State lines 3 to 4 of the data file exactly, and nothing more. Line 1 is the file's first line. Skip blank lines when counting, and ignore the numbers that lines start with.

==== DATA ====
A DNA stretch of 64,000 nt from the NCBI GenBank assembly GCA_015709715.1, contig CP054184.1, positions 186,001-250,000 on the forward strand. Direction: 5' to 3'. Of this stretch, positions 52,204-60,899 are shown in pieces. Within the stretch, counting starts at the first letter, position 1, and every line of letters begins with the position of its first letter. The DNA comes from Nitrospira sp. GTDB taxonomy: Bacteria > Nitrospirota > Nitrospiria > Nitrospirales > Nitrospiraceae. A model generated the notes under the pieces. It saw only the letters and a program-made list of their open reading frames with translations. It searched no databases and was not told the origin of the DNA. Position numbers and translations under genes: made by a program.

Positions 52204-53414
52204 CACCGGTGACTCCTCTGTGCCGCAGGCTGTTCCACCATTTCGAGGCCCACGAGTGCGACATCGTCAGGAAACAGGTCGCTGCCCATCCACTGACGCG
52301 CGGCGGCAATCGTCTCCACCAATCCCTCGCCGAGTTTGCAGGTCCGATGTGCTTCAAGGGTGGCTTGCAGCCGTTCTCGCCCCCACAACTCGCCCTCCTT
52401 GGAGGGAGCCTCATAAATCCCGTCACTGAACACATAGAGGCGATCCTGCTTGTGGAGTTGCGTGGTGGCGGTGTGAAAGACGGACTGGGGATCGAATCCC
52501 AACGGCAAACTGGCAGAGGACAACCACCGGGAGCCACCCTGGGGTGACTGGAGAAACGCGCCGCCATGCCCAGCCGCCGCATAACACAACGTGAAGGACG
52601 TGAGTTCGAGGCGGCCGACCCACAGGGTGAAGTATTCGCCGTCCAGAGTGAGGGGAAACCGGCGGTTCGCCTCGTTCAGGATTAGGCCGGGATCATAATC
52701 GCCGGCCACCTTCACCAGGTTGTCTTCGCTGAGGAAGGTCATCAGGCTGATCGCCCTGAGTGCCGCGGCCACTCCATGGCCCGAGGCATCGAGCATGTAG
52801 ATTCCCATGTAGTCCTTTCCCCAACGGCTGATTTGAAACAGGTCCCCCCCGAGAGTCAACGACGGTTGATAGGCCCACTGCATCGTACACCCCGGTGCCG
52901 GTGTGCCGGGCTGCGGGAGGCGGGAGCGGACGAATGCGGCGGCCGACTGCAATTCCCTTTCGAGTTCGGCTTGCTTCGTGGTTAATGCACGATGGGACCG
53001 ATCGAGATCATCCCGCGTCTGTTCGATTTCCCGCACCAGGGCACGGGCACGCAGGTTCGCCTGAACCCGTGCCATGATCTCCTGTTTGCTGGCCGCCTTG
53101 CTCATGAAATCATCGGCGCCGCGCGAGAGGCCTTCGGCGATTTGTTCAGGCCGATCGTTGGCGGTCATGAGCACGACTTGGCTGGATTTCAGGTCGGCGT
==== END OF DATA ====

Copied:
52204 CACCGGTGACTCCTCTGTGCCGCAGGCTGTTCCACCATTTCGAGGCCCACGAGTGCGACATCGTCAGGAAACAGGTCGCTGCCCATCCACTGACGCG
52301 CGGCGGCAATCGTCTCCACCAATCCCTCGCCGAGTTTGCAGGTCCGATGTGCTTCAAGGGTGGCTTGCAGCCGTTCTCGCCCCCACAACTCGCCCTCCTT